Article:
Cal Newport's research, e.g., shows historically poor readings for job satisfaction among people in their 20's - exactly those that have been exposed to the follow your passion meme. They seem to be more and more miserable for every new position they take up in their never ending search for the perfect job.

People who try to follow their (artistic) passion end up as miserable semi-prostitutes in the outskirts of Los Angeles. In fact they will probably never understand that they actually didn't follow their passion. They were just brainwashed by the media that fame and fortune was both attainable and desirable. They should have focused on building a skill instead:

Leverage your best combination of valuable skill and interest

This is what research says you should do, if you want a career that makes you both successful and happy (more on that issue in this post about whether you want results or happiness, as well as in this and this post).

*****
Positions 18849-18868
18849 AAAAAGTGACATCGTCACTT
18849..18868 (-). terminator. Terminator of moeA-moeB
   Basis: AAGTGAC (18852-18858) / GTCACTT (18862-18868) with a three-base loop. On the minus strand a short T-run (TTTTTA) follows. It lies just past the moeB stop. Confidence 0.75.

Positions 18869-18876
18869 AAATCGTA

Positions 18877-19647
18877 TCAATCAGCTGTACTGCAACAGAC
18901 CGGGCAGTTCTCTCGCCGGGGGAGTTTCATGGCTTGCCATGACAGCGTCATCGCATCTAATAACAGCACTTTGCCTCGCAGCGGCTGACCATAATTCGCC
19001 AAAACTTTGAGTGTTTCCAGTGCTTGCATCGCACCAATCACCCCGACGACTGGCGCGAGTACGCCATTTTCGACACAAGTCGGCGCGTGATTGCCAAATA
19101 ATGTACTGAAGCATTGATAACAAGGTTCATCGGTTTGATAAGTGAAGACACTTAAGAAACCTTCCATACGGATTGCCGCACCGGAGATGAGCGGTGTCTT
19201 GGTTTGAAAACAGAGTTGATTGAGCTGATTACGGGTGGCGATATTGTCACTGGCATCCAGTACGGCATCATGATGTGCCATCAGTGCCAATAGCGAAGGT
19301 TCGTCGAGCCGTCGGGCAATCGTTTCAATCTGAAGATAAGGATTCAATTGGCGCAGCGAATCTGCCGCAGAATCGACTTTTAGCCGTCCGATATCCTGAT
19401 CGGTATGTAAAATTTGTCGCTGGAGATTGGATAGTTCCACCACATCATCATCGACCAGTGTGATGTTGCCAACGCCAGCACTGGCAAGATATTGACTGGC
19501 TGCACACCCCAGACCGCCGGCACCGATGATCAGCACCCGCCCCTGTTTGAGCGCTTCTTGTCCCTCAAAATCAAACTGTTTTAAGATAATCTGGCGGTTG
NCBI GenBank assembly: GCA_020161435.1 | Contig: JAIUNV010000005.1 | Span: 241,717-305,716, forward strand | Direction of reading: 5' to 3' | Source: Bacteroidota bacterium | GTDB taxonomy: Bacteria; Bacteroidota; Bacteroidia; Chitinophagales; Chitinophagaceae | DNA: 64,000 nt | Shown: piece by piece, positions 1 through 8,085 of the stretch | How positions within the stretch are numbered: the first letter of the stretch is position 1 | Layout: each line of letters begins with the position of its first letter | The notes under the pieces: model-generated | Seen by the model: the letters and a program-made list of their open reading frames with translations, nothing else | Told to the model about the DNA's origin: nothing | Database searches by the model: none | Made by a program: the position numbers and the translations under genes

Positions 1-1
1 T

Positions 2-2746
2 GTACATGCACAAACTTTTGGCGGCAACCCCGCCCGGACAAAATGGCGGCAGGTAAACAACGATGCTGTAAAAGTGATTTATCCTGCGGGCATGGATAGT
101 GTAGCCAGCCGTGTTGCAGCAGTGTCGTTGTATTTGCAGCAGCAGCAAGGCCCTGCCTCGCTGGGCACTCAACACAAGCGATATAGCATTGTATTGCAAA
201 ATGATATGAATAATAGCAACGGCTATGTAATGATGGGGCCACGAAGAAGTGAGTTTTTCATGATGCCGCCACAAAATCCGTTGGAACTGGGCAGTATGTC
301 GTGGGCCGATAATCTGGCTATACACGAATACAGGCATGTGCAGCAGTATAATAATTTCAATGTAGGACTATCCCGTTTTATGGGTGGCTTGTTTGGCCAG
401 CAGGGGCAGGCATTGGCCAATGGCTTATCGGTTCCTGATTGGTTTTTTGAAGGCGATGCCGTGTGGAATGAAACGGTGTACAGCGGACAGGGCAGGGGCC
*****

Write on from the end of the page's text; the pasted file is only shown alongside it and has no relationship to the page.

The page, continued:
You should create a matrix of 1) what's valuable in society and 2) what you are reasonably interested in. Then you should immerse yourself, for 5-10 years, in the area that has the most promising combination of value/interest for you. As your skill improves with time, your appreciation of it will rise. Hence, if you started out "interested", a few years later you would be a couple of steps closer to "passionate". In addition, your value and potential leverage/power/independence will rise in lockstep. At a certain point you can use that power to attain lifestyle traits that are important to you (e.g., working less, avoiding e-mail, being more creative). Cal Newport's book about skills and passion expands on that theme.